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Rory Gleeson – Rockadoon Shore

Book Cover

If we took a holiday… it would be so nice.

Publisher: John Murray (Hachette)
Pages: 291
Type: Fiction
Age: Adult
ISBN: 978-1-473-63407-7
First Published: 12th January 2017
Date Reviewed: 12th July 2017
Rating: 3/5

A group of friends go away to a house in a remote part of Ireland for a weekend break. There have been tensions for a while but despite Cath’s best wishes, confining them all to a small space and adding in drink and drugs just makes things worse. The friends start to split off, fights begin, and from where local resident, Malachy sits with his view of the house, it looks like things will get awry rather soon.

Rockadoon Shore is a fairly short, focussed book, that looks at the sudden breakdown of a friendship group composed of very differing people. Told in third person through the various characters’ viewpoints, it’s a look at an average situation with more thought than tends to happen in reality.

There are six friends and one outsider (or, in the context of location, insider), and Gleeson casts the spotlight on each of them in turn, always continuing the narrative of the whole rather than reiterating it from different perceptions, but he does pause sometimes to look back when decisions in the group have had a lasting effect on any particular person. Whilst this style makes the book move slowly – though with its three-day focus confined to a house it was always going to be like this – it’s one of the defining aspects and when the plot – what there is, as the story is character-driven – drifts, it can be the reason to keep reading.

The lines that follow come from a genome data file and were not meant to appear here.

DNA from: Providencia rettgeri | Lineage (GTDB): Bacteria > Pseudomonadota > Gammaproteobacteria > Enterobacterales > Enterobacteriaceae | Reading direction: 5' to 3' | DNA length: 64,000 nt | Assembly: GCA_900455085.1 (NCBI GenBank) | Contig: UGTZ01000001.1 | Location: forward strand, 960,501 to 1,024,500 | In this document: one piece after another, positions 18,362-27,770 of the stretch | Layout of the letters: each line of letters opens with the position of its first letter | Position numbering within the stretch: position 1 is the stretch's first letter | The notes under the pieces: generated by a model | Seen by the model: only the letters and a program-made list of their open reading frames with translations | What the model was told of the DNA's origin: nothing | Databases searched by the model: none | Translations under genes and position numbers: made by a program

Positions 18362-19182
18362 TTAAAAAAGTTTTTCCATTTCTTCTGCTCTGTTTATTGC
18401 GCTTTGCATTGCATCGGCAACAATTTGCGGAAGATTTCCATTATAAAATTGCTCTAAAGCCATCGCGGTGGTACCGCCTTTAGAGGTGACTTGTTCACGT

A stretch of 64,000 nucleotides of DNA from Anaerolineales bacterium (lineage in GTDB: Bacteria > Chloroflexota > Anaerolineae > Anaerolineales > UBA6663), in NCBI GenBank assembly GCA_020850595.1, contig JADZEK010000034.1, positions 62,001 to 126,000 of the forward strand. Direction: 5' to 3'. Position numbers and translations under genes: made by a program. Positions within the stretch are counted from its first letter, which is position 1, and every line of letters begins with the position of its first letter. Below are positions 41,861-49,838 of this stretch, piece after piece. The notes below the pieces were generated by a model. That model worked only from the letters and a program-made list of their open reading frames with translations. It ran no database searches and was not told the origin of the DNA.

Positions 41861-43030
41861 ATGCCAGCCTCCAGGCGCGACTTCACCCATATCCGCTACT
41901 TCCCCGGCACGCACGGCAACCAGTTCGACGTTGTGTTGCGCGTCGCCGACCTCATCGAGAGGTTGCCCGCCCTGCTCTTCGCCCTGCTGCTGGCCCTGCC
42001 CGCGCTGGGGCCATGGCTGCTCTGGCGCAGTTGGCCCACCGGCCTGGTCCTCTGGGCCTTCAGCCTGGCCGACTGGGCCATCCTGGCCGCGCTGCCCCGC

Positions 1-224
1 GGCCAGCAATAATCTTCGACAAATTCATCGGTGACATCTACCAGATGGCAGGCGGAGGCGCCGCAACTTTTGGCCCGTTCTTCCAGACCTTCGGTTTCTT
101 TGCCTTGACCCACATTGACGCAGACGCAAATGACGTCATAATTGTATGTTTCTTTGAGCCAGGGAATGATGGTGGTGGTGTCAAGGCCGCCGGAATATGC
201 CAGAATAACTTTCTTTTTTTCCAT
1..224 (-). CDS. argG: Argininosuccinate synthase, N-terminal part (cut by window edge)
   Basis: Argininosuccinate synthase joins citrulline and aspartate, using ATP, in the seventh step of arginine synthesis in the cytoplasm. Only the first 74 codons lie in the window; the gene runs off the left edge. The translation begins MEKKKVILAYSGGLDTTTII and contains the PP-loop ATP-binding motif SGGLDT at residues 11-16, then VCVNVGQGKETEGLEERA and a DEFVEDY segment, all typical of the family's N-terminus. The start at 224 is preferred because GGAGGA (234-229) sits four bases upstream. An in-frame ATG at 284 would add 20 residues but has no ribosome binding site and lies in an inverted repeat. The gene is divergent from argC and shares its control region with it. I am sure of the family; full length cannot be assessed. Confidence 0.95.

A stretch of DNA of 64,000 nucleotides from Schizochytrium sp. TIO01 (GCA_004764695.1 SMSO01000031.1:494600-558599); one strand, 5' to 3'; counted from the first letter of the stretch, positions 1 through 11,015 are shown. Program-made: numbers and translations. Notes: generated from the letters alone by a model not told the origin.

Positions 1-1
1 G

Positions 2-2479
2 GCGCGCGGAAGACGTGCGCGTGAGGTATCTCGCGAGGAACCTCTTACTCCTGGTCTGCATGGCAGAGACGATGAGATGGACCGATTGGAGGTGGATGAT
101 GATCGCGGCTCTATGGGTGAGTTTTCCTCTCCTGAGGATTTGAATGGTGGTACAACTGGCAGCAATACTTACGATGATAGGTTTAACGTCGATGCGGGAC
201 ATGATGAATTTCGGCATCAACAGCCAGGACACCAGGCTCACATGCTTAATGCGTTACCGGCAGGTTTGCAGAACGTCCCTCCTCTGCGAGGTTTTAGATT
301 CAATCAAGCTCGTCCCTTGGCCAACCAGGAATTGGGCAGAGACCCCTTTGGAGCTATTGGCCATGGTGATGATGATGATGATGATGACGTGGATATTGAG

Part of this style’s reason for being is the characterisation. Whilst obviously devices and slight stereotypes – in many ways this book is like an episode of a soap opera – Gleeson’s characters have been developed to a fair extent. For the author, meanings are most important, personalities a little less so. This creates an interesting situation, particularly in the case of the women, where you have characters being written in a way that echoes the stereotype of men writing about women and then other times that echoes women writing about women. Due to Gleeson’s general idea to study the breakdown of friendship, this style, the switching of gender gazes, if you will, seems intentional. It allows for more reality, for ultimately broken stereotypes, to show that people aren’t all one way or another. It’s more obvious with the female characters – at least from this reviewer’s standpoint – but it does happen with the men, too.

The writing itself is okay; difficult is the decision to use dashes instead of quotation marks. It could well be, indeed, it seems to be sometimes, that the confusion as to who is talking at any one time is deliberate because it often doesn’t matter who’s saying what, but that does not necessarily put paid to reader frustration. There are grammatical and tense errors but they may well be intended.

The character of Malachy is a bit redundant. He goes through some realisations but as he does not really affect the group of friends beyond a plot device, you can skip his chapters without issue. His personal drama at the end is difficult to care about.

Of that plot device, the ending, which is more a metaphor for fissure than anything else, it must be repeated that there’s not much plot. As much as the book does an excellent job of reflecting current life, there’s little to take away with you. Rockadoon Shore isn’t a bad book or a good book, it just is.

This book was one of several available at a showcase I attended.

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